Israel apologizes to Egypt over August border incident

The apology was overshadowed by the deal for the release of Israeli soldier Gilad Shalit, whose parents are pictured above.

Story highlights

  • Netanyahu thanks Egyptian field marshal for assistance with deal for Shalit's return
  • In August incident, 5 Egyptian border guards were killed by Israeli troops
  • Relations between the two nations have been strained in recent months
Following an investigation, Israel apologized to Egypt this week over an August incident in which five Egyptian border guards were killed, the Israeli Ministry of Defense said.
The apology, issued Tuesday, was overshadowed by news that a deal had been reached for the release of Israeli soldier Gilad Shalit, who was captured by the Palestinian group Hamas more than five years ago. However, it was largely seen as an olive branch to the transitional Egyptian government, as relations between Israel and Egypt have become strained in recent months.
On August 18, militants crossed into Israel from Egyptian territory to attack Israeli civilian targets. Eight Israeli citizens were killed in the attacks, which Israel has said were the work of a jihadist group based in Gaza. Responding to the attacks, Israeli troops killed five Egyptian border guards while in pursuit of the militants.
The investigation into the incident was conducted by senior Israel Defense Forces officials and Egyptian army officials, the Ministry of Defense said. For security reasons, the ministry said, the results of the probe remain sealed.
Israel issued a rare statement of regret three days after the incident, after Egypt suggested it was recalling its ambassador in protest.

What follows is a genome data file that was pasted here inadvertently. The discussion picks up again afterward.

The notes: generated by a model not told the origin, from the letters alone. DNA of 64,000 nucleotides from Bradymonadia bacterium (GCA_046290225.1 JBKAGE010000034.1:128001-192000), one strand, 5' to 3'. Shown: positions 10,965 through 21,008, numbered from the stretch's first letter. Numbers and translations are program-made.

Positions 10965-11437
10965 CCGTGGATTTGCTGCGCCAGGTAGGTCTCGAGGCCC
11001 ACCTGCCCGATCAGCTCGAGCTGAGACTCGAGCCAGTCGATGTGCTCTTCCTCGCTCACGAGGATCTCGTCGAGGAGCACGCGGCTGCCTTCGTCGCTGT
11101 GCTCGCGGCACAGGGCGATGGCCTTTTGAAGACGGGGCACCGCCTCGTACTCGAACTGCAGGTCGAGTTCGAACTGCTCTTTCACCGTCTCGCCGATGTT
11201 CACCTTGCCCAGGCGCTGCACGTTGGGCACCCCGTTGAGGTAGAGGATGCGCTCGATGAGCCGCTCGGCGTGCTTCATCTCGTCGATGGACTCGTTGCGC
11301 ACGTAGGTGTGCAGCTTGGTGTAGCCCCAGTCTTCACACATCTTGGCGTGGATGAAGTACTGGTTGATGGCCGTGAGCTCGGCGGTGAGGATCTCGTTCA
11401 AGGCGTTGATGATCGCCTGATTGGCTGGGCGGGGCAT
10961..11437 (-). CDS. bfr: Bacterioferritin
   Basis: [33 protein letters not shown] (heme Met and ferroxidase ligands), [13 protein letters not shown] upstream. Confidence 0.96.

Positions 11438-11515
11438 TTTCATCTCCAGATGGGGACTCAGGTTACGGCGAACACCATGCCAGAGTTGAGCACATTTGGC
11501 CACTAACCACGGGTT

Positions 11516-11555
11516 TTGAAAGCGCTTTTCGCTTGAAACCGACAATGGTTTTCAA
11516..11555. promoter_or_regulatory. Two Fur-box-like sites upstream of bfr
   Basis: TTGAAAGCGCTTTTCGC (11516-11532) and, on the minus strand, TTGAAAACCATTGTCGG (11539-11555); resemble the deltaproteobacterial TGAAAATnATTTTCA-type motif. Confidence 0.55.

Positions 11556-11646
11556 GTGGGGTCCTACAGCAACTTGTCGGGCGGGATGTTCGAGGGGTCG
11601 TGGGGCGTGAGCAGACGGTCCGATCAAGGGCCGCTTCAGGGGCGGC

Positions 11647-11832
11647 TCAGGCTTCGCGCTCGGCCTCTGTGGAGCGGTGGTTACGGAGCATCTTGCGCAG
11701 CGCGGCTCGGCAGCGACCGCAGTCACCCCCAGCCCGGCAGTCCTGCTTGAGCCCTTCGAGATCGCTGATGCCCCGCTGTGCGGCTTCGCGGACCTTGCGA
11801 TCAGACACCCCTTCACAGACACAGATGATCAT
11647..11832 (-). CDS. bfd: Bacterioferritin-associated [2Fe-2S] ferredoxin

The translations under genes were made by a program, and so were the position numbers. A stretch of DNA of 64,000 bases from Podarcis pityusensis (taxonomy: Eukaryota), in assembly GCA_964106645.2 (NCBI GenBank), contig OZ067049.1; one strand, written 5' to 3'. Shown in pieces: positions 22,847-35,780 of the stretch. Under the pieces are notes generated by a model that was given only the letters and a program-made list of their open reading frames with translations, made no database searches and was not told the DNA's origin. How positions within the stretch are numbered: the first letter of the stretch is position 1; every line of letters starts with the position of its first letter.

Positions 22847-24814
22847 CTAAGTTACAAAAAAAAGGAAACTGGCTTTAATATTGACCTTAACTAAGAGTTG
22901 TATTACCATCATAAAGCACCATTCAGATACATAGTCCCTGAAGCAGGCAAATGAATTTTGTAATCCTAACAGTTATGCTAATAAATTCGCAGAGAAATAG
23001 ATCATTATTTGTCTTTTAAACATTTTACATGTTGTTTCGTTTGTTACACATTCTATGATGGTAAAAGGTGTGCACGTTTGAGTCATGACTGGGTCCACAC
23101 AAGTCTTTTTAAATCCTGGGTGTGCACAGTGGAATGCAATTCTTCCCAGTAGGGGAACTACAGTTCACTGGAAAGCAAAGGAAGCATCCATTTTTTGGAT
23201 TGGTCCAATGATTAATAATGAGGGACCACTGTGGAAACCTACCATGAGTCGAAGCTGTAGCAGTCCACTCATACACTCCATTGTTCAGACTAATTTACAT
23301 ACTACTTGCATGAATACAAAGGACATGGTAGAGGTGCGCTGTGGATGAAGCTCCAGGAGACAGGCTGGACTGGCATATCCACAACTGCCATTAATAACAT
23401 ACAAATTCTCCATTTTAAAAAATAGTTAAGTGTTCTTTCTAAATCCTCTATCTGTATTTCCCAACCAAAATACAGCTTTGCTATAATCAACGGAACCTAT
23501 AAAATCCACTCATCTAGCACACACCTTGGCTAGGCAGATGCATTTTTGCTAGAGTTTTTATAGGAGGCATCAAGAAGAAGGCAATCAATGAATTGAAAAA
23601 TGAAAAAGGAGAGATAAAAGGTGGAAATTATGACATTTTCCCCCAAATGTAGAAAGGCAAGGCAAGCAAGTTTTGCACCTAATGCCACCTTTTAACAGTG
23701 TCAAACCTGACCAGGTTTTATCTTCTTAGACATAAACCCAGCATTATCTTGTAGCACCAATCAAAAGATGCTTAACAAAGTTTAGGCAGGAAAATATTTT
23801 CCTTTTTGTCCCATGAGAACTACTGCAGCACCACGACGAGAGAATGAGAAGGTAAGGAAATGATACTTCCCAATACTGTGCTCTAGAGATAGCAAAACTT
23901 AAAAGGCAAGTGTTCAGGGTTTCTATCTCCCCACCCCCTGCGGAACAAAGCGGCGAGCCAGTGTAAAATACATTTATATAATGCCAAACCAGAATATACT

The overture, however, was deemed insufficient by many in Egypt and days later, angry protesters ransacked the Israeli Embassy in Cairo. The entire staff was hastily withdrawn after U.S. President Barack Obama personally intervened with the Egyptians to secure their safe passage, but the sequence of events dealt a blow to Israeli-Egyptian relations.
In the wake of the embassy incident, Israeli Prime Minister Benjamin Netanyahu said Israel would stick to its 1979 peace agreement with Egypt.
In the Tuesday statement, Israeli Defense Minister Ehud Barak said the August militant attack was "despicable" and "meant to murder as many Israeli citizens as possible and destroy the peaceful relations that are strategically important between Israel and Egypt," the Tuesday statement said.
But "based on the findings of the investigation, the defense minister decided to express his apology to Egypt over the death of every Egyptian policeman who was killed while on duty as a result of Israeli fire."
Netanyahu, meanwhile, spoke Thursday with the head of Egypt's Supreme Council of the Armed Forces Field Marshal Mohamed Tantawi and thanked him for the "central role" Egypt played in the agreement for Shalit's return, the prime minister's office said.
"Your assistance warms the cockles of the heart of all Israeli citizens," Netanyahu told Tantawi.